Archive for Training

Personal Development through Visiting a Different Sunday School Class

adssclassWHY IS THIS IMPORTANT? One of the interesting parts of serving on a state convention staff is the opportunity to visit many churches during the year. Seeing what others provides new ideas, sharpens evaluation skills, encourages critical thinking development, and reminds what it is like to be a guest. Visiting a Sunday School class other than your own can be a great way to improve.

Everyone can benefit from a fresh perspective. Visiting a different class can help leaders break out of their routine and be encouraged to try something new.


  • Pick a date…Try to visit a class during a “normal” Sunday (not a holiday weekend or special emphasis day). The idea is to see what happens in the group during a typical gathering.
  • Have a plan…Create a checklist of what you want to pay attention to, such as how the class begins, how they handle praying together, how members participate in the lesson time, and other items of interest to you.
  • Note the time…Keep a log of how time is spent in class: what time did they actually begin? How much time is spent on the teaching time? How much time spent for prayer or other activities?
  • Reflect…Take some time to think back through your experience. What were some positive takeaways? What were some noticeable critiques? What can you learn about your own class?
  • Resolve to try one new approach in your own class the next week!


Daniel Edmonds is the Sunday School missionary for the Alabama State Board of Missions

Pick up the Training Pace after Enlistment

PaceWHY IS THIS IMPORTANT? You asked God to send a leader. You began to look around for the leader God sent. You began observing the life of the leader and spending time with the leader doing life and class ministry together. When you were sure the leader was ready, you asked him/her to join you. When the leader said yes, that is a teachable moment. There is openness to learning and being led. Take advantage of the interest!

WHAT DO I DO? Consider the following:

  • pray for and with the leader,
  • write out a list of the major areas of responsibility,
  • share the list with the leader,
  • work through each item on the list (do them),
  • after carrying out each item on the list, ask questions and debrief the experience,
  • make assignments to the leader, asking him/her to enlist someone to help with each,
  • debrief the assignments, who helped, and how he/she did,
  • listen well, be generous in your affirmation, and offer ideas for next time (when there are areas for improvement),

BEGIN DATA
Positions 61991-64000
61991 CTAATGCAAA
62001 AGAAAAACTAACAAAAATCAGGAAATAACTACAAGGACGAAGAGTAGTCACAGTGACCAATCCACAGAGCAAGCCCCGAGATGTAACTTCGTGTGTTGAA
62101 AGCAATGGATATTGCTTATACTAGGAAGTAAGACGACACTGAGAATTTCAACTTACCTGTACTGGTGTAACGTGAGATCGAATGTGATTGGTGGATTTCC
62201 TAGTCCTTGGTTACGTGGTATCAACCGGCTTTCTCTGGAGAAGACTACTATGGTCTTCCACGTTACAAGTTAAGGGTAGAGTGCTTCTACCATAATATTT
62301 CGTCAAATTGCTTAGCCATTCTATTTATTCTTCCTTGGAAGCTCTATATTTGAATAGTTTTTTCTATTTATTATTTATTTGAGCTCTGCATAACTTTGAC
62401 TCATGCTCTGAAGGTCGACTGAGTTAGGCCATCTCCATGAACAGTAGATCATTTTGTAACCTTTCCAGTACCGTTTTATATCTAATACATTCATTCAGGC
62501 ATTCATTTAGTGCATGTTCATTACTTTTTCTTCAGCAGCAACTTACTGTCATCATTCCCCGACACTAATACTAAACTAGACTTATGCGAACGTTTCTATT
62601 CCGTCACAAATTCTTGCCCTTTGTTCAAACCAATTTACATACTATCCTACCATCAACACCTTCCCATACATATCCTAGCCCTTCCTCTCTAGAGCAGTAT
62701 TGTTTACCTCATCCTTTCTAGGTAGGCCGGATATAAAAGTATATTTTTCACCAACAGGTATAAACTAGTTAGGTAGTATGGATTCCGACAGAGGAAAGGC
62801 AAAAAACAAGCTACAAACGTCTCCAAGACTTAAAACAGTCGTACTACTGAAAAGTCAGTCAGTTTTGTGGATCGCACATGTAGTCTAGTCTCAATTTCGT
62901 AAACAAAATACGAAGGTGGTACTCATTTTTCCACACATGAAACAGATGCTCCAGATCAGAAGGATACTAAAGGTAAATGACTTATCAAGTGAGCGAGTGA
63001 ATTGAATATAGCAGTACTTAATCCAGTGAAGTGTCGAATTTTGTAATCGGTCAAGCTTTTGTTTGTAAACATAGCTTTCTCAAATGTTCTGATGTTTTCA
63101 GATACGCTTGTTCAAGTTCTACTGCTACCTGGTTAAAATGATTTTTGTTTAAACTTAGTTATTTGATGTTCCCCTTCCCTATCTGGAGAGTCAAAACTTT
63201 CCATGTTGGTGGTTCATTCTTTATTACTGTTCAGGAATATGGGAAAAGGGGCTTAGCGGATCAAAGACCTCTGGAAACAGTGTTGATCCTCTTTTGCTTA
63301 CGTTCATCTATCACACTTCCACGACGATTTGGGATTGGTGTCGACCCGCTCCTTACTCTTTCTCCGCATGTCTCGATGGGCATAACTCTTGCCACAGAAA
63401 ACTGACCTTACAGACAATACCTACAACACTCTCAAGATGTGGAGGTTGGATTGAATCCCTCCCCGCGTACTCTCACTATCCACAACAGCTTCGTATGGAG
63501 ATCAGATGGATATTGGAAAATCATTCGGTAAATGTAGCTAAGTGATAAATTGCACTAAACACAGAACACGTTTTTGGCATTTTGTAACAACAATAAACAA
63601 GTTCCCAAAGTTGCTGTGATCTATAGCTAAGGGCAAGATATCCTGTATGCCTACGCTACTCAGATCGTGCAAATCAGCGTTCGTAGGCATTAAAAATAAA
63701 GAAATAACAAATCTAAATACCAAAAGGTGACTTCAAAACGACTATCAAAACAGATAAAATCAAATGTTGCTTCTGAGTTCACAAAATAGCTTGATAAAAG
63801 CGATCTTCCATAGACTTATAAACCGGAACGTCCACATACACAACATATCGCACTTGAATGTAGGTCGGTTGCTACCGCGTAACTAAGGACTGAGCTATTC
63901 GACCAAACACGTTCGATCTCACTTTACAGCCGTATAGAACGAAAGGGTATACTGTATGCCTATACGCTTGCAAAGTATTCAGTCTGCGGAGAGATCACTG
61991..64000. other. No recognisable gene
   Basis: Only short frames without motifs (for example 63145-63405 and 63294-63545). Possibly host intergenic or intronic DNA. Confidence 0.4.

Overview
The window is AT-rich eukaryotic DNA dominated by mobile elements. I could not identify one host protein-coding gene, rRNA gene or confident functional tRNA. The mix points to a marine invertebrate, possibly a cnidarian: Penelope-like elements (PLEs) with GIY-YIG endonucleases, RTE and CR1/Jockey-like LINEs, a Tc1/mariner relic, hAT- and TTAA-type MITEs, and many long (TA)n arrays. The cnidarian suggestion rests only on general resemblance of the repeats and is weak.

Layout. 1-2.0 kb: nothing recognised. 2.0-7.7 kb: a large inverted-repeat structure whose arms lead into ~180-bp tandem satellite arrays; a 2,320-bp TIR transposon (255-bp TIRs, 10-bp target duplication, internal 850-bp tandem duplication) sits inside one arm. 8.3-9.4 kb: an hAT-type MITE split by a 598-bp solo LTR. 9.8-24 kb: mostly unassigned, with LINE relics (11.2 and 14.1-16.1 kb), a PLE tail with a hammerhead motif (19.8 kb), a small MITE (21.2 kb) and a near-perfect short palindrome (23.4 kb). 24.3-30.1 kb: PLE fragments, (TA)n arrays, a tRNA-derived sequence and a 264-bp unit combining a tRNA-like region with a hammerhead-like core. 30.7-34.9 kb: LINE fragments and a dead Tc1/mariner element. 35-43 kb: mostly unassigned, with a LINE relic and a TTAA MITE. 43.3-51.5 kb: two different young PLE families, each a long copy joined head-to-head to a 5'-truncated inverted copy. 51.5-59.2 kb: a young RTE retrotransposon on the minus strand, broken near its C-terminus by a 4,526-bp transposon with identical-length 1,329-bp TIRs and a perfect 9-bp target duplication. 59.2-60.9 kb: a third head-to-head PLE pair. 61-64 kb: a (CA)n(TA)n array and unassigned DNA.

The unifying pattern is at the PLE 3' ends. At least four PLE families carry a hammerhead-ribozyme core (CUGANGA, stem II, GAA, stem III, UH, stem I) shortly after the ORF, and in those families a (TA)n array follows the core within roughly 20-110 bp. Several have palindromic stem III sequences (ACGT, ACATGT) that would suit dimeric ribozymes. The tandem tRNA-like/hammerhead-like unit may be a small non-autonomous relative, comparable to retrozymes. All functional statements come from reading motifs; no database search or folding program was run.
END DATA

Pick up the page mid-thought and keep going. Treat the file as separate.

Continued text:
• increase the frequency of assignments, and
  • encourage taking initiative to carry out the assigned area of responsibility.

EXAMPLE. For each area of responsibility, the above list will look different. For instance, when training an apprentice teacher, you will focus conversation and practice on teaching, reaching, and caring duties. And you might give them one Sunday per month to teach at first but work toward 3-4 weeks per month before sending them out to teach their own class.

Start With “Why” When Training Leaders

question-mark1In all reality, I have spent most of my life training leaders HOW to perform their role as a leader of a small group; (Sunday School, Discipleship, Men’s, Women’s, Youth, etc). And to be very honest, I was pretty good in explaining how to perform and function in their role. After awhile, I felt my messages where going in one ear and out the other. Then I realized, (DUH) times have changed. Let me see if I can explain that change.

The Internet – When looking for information on the internet, I follow a precise line of reasoning in order to find what I am looking for. For example, let’s say I am looking for additional resources on to use with a study in the Bible study resource called Bible Studies for Life. When I arrived at the initial page I would then search for the program area of Sunday School. Then I would click on the box in the middle of the page for Bible Studies For Life. Next I would choose Resources/Blog to see what additional resources were available. Then I would scroll over to media and select downloads. There I found promotional videos and illustrations.

Does that sound complicated? Not to me. That is the way I think and process things. It was HOW I was taught. BUT ask someone under the age of 30 HOW they would find additional free resources for Bible Studies for Life, this is what they would do. They would choose a search engine (google) and simply put in Bible Studies for Life. They would arrive at the same page with the same information.